by Tyler Durden
“Russian patience is coming to an end,” Andrey Kortunov, head of the Kremlin-funded International Affairs Council, told Bloomberg in a rare assessment that actually attempts to gauge Russian interests two years into a downward spiraling relationship with the Trump administration, as opposed to the more common mainstream analysis that begins with Russiagate and ends with trying to square Trump’s anti-Russian policies according to some 4-D chess decision-making fantasy scenario.
Kortunov continued, “This is a signal for us that it’s difficult to deal with this person, that he’s unreliable and unsuitable as a partner.”
After interviewing multiple high level unnamed Kremlin insiders, Bloomberg concluded that Russian frustration has reached a breaking point. The report noted that “Donald Trump may have stood up Vladimir Putin once too often” after snubbing Putin twice in less than a month.
First came canceled talks in Paris on Nov. 11 during the weekend centennial anniversary of Armistice Day events, but the bigger shock was G-20 in Argentina, per Bloomberg:
Feted by Russian lawmakers with applause and champagne after his election in 2016, Trump’s mercurial decision-making is increasingly seen as a liability in Moscow. Russian officials were taken aback when Trump tweeted that he was canceling talks with Putin at the Group of 20 summit in Argentina hours before they were due to meet last week, a decision one of them called really bad. Since then, Russian frustration has steadily grown, according to four senior officials, who asked not to be identified discussing internal matters.
So much for MSNBC-style conspiracizing over Kremlin-White House back channel puppet-mastery… but we don’t expect such vapid commentary to let up anytime soon regardless.
What does it mean for the two superpowers finding it hard or impossible to sit down at the same table? Here’s the scorecard representing increasingly dangerous trends which certainly don’t bode well for global stability and peace that’s about much more than two leaders at odds as geopolitical tensions build, according to Bloomberg’s findings.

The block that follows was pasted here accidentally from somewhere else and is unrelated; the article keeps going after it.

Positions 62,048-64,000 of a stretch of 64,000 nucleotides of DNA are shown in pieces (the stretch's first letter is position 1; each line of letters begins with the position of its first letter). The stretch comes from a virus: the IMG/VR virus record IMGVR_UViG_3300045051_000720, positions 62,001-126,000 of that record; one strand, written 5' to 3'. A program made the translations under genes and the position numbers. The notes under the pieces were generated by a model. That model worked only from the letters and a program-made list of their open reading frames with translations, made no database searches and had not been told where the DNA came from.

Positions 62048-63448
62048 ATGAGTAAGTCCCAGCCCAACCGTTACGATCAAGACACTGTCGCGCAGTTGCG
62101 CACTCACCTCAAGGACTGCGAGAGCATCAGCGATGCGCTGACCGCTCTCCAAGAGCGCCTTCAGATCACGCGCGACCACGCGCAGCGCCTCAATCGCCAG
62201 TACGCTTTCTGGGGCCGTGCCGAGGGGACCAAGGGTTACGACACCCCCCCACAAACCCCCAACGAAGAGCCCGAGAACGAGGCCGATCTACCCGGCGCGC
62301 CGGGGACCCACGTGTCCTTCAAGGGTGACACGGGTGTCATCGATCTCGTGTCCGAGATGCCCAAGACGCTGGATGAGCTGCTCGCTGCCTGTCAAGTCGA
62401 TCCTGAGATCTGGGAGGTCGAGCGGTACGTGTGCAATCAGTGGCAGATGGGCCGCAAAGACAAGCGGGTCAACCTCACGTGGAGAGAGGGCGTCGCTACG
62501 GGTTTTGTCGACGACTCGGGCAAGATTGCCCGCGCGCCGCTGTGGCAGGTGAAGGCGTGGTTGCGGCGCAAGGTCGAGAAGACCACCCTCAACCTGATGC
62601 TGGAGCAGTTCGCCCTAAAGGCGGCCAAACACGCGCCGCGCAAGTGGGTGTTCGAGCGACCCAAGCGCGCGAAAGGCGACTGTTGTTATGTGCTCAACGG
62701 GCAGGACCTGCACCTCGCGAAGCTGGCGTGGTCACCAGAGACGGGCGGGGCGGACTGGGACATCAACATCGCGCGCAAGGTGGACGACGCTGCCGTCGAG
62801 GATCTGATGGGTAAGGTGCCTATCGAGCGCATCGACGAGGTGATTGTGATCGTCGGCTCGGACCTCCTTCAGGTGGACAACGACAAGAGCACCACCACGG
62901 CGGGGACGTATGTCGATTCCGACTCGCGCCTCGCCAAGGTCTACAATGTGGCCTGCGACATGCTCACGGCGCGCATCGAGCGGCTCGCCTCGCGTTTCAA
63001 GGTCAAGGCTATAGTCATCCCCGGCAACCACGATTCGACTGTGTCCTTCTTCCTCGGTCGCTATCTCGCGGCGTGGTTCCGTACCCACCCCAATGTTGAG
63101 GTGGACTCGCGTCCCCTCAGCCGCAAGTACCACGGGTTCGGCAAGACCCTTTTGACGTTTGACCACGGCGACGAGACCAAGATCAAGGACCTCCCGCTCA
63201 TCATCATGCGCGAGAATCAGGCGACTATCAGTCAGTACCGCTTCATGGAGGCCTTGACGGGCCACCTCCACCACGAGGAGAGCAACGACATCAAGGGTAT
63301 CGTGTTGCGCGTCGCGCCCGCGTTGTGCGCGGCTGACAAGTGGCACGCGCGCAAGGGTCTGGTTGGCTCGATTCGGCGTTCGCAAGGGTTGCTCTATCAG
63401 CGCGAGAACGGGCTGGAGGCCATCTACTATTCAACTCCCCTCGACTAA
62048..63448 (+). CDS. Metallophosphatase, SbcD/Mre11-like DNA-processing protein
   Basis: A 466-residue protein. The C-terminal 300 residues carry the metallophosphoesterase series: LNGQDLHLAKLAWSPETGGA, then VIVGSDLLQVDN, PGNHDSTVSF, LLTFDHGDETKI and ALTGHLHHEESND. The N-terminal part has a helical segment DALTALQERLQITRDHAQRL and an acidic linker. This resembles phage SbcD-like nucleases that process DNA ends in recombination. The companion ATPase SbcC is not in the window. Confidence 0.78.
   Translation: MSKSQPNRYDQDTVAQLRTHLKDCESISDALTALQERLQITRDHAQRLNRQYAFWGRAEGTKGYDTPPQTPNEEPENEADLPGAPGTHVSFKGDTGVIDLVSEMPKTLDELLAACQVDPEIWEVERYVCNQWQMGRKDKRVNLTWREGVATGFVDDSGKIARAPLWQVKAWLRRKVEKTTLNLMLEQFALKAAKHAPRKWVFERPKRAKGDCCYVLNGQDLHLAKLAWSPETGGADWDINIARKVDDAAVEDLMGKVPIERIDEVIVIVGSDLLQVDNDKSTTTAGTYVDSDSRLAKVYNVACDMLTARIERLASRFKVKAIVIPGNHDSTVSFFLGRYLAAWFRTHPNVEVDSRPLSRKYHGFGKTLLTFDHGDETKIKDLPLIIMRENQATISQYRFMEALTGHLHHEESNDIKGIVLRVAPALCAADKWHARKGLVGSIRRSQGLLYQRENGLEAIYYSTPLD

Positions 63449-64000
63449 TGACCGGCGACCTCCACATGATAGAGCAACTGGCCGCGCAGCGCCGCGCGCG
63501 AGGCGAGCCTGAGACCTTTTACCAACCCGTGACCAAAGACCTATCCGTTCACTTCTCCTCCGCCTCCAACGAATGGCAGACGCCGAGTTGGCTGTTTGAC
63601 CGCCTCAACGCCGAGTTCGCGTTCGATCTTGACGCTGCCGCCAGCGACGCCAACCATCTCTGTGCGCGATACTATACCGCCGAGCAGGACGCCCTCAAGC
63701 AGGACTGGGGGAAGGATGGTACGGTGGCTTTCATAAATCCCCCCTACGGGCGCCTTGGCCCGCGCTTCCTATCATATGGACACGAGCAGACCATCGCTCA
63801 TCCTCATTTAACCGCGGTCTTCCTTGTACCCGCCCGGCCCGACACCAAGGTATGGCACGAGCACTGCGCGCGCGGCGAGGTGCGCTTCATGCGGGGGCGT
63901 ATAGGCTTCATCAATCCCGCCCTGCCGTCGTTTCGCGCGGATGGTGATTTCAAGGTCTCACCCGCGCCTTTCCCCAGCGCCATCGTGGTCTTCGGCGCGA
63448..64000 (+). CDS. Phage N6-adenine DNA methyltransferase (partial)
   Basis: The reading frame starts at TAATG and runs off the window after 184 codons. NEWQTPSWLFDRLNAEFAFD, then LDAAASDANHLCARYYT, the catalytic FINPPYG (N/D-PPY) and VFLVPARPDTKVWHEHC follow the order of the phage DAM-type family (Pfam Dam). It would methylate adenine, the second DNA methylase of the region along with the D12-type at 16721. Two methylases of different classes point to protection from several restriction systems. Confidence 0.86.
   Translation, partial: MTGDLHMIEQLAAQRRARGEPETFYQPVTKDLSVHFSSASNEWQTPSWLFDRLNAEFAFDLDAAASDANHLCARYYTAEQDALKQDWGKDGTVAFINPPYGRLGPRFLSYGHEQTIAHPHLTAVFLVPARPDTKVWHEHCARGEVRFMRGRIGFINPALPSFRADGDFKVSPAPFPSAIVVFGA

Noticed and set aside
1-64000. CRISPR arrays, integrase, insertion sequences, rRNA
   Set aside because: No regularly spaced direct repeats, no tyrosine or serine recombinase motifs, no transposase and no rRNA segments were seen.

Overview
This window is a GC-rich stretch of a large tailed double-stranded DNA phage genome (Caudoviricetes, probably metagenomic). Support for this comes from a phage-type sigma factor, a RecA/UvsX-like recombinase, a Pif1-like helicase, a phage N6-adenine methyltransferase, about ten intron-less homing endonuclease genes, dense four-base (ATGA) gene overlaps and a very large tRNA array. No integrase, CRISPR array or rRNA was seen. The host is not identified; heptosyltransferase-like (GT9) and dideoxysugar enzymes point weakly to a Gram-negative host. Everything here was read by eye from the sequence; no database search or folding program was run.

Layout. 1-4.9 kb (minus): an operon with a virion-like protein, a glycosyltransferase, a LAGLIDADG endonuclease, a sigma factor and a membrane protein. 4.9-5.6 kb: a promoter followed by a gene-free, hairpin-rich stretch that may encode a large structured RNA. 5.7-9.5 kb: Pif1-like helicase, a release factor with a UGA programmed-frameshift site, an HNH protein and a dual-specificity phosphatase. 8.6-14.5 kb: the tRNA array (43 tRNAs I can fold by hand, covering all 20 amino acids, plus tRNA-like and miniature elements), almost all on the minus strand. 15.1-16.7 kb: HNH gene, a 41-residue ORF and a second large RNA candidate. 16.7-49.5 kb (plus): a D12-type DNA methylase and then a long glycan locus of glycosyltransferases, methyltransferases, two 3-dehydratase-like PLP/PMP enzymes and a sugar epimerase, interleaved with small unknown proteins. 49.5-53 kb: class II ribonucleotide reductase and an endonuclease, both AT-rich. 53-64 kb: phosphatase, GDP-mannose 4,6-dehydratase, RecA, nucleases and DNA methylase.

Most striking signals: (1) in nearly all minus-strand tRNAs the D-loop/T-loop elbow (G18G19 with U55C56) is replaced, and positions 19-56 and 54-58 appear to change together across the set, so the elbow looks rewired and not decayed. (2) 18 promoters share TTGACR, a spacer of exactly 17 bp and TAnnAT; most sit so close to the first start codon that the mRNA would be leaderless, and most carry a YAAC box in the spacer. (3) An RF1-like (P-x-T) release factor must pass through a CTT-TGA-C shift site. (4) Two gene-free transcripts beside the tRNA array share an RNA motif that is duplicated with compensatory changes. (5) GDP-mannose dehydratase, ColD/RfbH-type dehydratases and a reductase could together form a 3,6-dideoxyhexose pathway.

New arms race As Putin warns of a new arms race over Trump’s threat to abandon a landmark nuclear treaty, the Kremlin’s left itself with little alternative than to dig in for confrontation over U.S. demands.
Sanctions: [Russia] may also retaliate against possible future U.S. sanctions after Putin held back from taking measures in response to earlier rounds of penalties… Tensions may spike further in coming months if the U.S. decides to impose fresh sanctions over alleged Russian election meddling.
Ukraine, Syria, Iran: Russia takes a harder line in talks with the U.S. on thorny issues including arms control, the conflicts in Ukraine and Syria and the Iranian nuclear accord.
Black Sea military tensions:UN Ambassador Nikki Haley called the attack on Ukrainian ships a “reckless” and “outlaw” action at an emergency Security Council meeting. Secretary of State Michael Pompeo called it a “dangerous escalation and a violation of international law.”
European security threatened: On the military front, Russia is already threatening to target European states if they host U.S. missiles after Trump withdraws from the Intermediate-Range Nuclear Forces Treaty. “Don’t try to talk to Russia from a position of force,” said Klintsevich, the lawmaker. “You’ll end up with such a headache you won’t know what’s hit you.”
Doors closing on diplomacy: While Russian officials previously expressed “understanding” of Trump’s political difficulties amid U.S. investigations into meddling, this time, they openly cast doubt on him. The president blamed Russia’s naval clash with Ukraine near Crimea for the cancellation. His decision was announced hours after his former personal lawyer, Michael Cohen, pleaded guilty to lying to Congress about plans for a Trump real-estate investment in Moscow.
After the recent Trump snubs Kremlin spokesman Dmitry Peskov said the idea of Putin visiting Washington — as was offered during the two leaders’ prior Helsinki summit — is now “out of the question.” This means there’s likely no chance of a meeting before the next G-20 summit in Japan in June, if even then.
Stephen F. Cohen: Mueller Probe Hysteria Endangers National Security By Preventing Trump From Talking With Russia https://t.co/ANv5o6zhmU
— RCP Video (@rcpvideo) December 4, 2018
A key theme among officials and Russian think-tankers interviewed was the perception that Russia is constantly being told to “give something” to improve relations with Washington, but in return is only suffering a humiliating cold shoulder in the process.
Optimism across Russia — from domestic media to government officials — is waning…
Senior members of the ruling United Russia party even regretted Trump’s victory, though Putin has dismissed the notion that a presidency of Democratic candidate Hillary Clinton would have averted the current frictions.
“It’s far worse than it would have been under Clinton,” said Frants Klintsevich, a senator who sits on United Russia’s governing council. “She’s an experienced politician and any of her actions would have been based on logic and some kind of discussion. Here we’re seeing huge swings in one direction and another.” — Bloomberg
Vladimir Lukin, a former Russian ambassador to the U.S. and current Russian parliamentarian summed up the perception from Moscow well when he told Bloomberg: “We can do ‘give and take’ but not ‘give and give’.”